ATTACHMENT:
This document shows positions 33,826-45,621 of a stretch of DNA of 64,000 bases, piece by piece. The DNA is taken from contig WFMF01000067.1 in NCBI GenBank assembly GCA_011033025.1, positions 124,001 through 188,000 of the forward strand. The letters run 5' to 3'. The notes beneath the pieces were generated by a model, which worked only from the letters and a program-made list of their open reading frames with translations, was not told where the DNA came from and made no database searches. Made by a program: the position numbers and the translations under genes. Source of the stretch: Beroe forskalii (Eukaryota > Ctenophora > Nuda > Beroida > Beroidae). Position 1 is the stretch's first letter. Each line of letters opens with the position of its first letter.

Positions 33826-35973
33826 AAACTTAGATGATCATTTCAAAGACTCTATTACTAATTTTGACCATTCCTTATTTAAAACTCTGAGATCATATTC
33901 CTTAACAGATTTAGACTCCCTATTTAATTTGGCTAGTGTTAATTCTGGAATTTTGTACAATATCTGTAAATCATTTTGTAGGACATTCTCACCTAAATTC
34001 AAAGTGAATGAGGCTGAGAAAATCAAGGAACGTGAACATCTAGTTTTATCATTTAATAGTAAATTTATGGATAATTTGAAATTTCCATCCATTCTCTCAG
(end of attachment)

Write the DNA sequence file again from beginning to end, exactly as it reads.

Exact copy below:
This document shows positions 33,826-45,621 of a stretch of DNA of 64,000 bases, piece by piece. The DNA is taken from contig WFMF01000067.1 in NCBI GenBank assembly GCA_011033025.1, positions 124,001 through 188,000 of the forward strand. The letters run 5' to 3'. The notes beneath the pieces were generated by a model, which worked only from the letters and a program-made list of their open reading frames with translations, was not told where the DNA came from and made no database searches. Made by a program: the position numbers and the translations under genes. Source of the stretch: Beroe forskalii (Eukaryota > Ctenophora > Nuda > Beroida > Beroidae). Position 1 is the stretch's first letter. Each line of letters opens with the position of its first letter.

Positions 33826-35973
33826 AAACTTAGATGATCATTTCAAAGACTCTATTACTAATTTTGACCATTCCTTATTTAAAACTCTGAGATCATATTC
33901 CTTAACAGATTTAGACTCCCTATTTAATTTGGCTAGTGTTAATTCTGGAATTTTGTACAATATCTGTAAATCATTTTGTAGGACATTCTCACCTAAATTC
34001 AAAGTGAATGAGGCTGAGAAAATCAAGGAACGTGAACATCTAGTTTTATCATTTAATAGTAAATTTATGGATAATTTGAAATTTCCATCCATTCTCTCAG